Gathered Storytelling: Death and Disease Among the Luo of the Nyakach Plateau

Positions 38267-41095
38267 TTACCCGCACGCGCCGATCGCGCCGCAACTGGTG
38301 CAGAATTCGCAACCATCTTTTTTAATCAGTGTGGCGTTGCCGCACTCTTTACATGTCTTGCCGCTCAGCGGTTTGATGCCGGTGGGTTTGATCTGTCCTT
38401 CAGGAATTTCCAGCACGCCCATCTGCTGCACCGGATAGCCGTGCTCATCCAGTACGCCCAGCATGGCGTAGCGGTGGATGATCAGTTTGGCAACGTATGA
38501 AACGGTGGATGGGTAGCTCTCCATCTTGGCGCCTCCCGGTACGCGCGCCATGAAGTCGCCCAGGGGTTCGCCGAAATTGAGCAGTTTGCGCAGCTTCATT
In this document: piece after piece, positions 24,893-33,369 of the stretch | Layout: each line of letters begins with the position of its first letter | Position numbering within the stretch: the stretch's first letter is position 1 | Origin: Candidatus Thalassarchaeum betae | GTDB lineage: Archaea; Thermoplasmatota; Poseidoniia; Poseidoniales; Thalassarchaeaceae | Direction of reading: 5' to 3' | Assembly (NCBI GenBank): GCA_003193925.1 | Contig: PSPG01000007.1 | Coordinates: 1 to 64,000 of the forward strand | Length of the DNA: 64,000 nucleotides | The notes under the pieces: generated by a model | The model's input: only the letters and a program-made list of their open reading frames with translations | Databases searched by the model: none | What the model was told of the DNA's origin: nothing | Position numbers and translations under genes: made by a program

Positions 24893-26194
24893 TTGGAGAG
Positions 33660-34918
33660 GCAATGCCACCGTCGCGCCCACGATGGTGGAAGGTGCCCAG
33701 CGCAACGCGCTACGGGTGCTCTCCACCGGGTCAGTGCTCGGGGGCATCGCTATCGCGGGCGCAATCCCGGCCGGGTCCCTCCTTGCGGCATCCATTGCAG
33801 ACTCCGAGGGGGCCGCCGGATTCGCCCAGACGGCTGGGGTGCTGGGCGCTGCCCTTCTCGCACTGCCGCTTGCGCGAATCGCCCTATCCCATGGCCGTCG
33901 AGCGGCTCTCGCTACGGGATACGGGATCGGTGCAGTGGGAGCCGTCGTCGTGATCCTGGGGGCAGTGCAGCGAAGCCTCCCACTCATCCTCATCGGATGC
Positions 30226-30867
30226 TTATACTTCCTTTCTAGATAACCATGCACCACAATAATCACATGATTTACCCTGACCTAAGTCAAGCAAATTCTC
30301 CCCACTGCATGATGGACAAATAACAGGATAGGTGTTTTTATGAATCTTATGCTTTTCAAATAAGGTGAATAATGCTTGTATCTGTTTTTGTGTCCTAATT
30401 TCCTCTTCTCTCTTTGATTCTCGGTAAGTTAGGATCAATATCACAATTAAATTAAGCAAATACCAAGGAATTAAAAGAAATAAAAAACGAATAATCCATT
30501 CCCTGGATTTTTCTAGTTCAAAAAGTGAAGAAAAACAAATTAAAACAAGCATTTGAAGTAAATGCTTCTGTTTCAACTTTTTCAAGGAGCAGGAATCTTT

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Humans’ particular experiences of sickness and death depend largely upon their respective cultural and religious beliefs. They also depend greatly upon the social practices of their community, which define expectations for how members of society are to respond when people are sick, dying, and dead. This grounded theory ethnography drew data from sixteen home-based interviews and examined the experiences of sickness and death as recounted by members of the Luo tribe from a rural community on the Nyakach Plateau in western Kenya. The study identified and described Luo responses to sickness and death and demonstrated that members of this community tend to face sickness and death not as individuals, but as a community. The Luo communal response to suffering is rooted in the Luo practice of gathering to tell stories. The content of shared stories, which are often spiritual at the core, are important in providing a common basis from which tribespeople communally identify and respond to each other’s health needs. Furthermore, the physical act of coming together for storytelling prepares the community to likewise come together in material, spiritual, and emotional solidarity in order to confront sickness, death, and other hardships as a united body of people.